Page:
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Sep 122012
 

Geologists and others with an interest in Hutton’s Unconformity might be interested in a statement by The Geological Society regarding a proposal to construct a pump house and pipeline 150m to the east of the SSSI area at Siccar Point:

The Geological Society – Proposal to construct a waste pipeline near Siccar Point, Berwickshire

You can see some photographs of Hutton’s Unconformity at Siccar Point by logging in to Geology Roam and searching for “Siccar Point”.  Zoom in to the largest scale map and click on the Geological Photos button above the top right hand corner of the map. Then click on the camera icons on the map to see each photograph.

Geology Roam showing photo of Siccar Point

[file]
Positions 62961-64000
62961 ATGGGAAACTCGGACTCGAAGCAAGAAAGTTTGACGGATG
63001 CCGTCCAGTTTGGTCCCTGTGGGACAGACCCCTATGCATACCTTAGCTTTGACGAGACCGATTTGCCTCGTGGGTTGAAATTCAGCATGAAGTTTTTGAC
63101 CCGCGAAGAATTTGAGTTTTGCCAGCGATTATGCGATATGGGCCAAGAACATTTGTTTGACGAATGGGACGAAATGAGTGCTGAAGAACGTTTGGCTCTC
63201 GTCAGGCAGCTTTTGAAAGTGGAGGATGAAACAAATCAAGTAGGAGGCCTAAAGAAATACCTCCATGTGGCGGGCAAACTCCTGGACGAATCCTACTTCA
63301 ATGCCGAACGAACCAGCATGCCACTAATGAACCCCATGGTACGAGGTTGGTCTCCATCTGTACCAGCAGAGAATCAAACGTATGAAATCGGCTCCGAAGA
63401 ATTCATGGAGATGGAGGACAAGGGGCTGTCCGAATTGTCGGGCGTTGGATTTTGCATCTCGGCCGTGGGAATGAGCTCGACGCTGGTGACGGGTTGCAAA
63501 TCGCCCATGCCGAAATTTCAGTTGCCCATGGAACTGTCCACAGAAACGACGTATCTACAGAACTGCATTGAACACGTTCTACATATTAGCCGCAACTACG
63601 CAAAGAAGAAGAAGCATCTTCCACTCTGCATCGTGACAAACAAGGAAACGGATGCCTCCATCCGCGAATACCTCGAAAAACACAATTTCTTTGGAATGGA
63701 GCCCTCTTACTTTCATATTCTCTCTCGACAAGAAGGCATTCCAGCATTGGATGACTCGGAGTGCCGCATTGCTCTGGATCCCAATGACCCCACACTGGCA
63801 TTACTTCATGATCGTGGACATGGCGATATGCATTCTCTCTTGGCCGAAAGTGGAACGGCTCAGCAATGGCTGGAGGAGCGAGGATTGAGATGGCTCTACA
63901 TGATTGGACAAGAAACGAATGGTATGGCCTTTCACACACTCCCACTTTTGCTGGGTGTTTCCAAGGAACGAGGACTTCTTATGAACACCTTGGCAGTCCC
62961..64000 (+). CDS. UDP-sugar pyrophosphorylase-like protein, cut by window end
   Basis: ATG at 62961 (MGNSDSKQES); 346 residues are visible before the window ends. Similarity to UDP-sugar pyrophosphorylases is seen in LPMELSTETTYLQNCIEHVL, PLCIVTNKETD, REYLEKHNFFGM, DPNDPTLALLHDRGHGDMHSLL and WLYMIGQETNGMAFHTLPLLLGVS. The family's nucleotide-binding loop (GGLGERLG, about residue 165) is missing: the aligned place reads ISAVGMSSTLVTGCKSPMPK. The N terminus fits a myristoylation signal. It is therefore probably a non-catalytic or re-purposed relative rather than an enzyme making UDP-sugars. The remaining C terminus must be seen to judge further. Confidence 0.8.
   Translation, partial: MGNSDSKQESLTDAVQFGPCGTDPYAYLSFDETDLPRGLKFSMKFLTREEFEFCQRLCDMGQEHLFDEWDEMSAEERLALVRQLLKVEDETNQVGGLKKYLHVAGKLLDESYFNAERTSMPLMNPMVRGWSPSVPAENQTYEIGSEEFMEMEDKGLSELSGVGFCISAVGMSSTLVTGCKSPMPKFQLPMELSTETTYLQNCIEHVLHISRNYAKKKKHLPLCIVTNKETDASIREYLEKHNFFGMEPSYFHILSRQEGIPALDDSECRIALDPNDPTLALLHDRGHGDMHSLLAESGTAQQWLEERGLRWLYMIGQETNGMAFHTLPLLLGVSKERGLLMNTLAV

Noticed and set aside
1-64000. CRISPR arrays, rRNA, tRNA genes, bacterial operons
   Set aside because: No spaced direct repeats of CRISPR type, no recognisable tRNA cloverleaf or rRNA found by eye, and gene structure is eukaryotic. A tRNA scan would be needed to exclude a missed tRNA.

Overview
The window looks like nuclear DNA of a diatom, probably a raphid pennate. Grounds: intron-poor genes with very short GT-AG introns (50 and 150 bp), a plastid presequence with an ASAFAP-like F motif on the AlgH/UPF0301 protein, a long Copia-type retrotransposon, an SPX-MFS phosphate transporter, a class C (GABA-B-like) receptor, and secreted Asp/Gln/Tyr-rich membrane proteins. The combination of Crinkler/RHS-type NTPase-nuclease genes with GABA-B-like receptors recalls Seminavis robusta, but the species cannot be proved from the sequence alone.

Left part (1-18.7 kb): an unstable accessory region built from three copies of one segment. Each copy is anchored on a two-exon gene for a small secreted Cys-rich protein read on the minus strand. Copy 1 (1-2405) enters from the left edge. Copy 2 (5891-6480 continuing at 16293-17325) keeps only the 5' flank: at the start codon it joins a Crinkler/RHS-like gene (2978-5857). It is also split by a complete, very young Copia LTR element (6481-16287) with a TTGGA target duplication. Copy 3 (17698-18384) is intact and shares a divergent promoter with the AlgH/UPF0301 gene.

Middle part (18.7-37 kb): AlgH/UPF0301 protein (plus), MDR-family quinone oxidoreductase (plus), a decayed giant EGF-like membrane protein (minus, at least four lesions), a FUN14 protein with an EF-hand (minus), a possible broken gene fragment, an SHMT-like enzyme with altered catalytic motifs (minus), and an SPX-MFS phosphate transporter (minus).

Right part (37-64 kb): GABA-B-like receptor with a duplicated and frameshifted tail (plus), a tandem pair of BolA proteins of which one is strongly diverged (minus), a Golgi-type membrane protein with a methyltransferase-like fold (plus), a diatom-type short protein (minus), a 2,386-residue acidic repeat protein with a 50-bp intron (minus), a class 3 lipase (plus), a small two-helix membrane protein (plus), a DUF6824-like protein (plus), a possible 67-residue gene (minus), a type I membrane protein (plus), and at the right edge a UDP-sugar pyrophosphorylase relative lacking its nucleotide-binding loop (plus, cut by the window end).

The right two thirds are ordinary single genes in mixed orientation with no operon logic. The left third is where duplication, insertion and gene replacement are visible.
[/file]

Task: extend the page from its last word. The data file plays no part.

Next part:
Geology Roam showing photo of Siccar Point, the location of Hutton’s Unconformity

 


 September 12, 2012  Posted by at 4:08 pm Digimap News, Of Interest No Responses »
Apr 142011
 
GA-GOLD-small

EDINA are delighted to announce that the new Digimap for Schools service has been awarded the GOLD Certificate for the best overall resource in the the Geographical Association’s 2011 Publishers’ Awards.

The GA Publishers’ Awards aim to recognise material which is likely to make a significant contribution to geography in primary schools, secondary schools or colleges, and to encourage the creative development of new materials. Further information about the awards can be found here: http://www.geography.org.uk/news/publishersawards/

OS MasterMap in Digimap for Schools

OS MasterMap available through Digimap for Schools

The Award was presented at the Geographical Association’s Annual Conference at the University of Surrey, Guildford on Thursday 14th April 2011 to EDINA’s Director Peter Burnhill and Ordnance Survey’s Director General and CEO, Vanessa Lawrence.